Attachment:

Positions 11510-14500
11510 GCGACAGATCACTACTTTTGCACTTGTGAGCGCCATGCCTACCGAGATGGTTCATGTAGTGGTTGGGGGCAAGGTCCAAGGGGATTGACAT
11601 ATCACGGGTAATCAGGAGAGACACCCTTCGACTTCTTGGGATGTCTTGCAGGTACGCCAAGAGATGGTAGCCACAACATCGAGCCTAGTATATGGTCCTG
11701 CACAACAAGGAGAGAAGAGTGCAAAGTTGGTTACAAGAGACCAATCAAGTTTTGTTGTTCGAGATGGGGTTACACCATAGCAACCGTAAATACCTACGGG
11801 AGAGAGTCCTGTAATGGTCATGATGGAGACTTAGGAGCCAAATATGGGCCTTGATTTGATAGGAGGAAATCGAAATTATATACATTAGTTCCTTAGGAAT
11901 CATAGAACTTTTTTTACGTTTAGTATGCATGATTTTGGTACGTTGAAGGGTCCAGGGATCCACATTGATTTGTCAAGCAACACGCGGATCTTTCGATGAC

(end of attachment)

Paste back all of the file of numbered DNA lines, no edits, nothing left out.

Positions 11510-14500
11510 GCGACAGATCACTACTTTTGCACTTGTGAGCGCCATGCCTACCGAGATGGTTCATGTAGTGGTTGGGGGCAAGGTCCAAGGGGATTGACAT
11601 ATCACGGGTAATCAGGAGAGACACCCTTCGACTTCTTGGGATGTCTTGCAGGTACGCCAAGAGATGGTAGCCACAACATCGAGCCTAGTATATGGTCCTG
11701 CACAACAAGGAGAGAAGAGTGCAAAGTTGGTTACAAGAGACCAATCAAGTTTTGTTGTTCGAGATGGGGTTACACCATAGCAACCGTAAATACCTACGGG
11801 AGAGAGTCCTGTAATGGTCATGATGGAGACTTAGGAGCCAAATATGGGCCTTGATTTGATAGGAGGAAATCGAAATTATATACATTAGTTCCTTAGGAAT
11901 CATAGAACTTTTTTTACGTTTAGTATGCATGATTTTGGTACGTTGAAGGGTCCAGGGATCCACATTGATTTGTCAAGCAACACGCGGATCTTTCGATGAC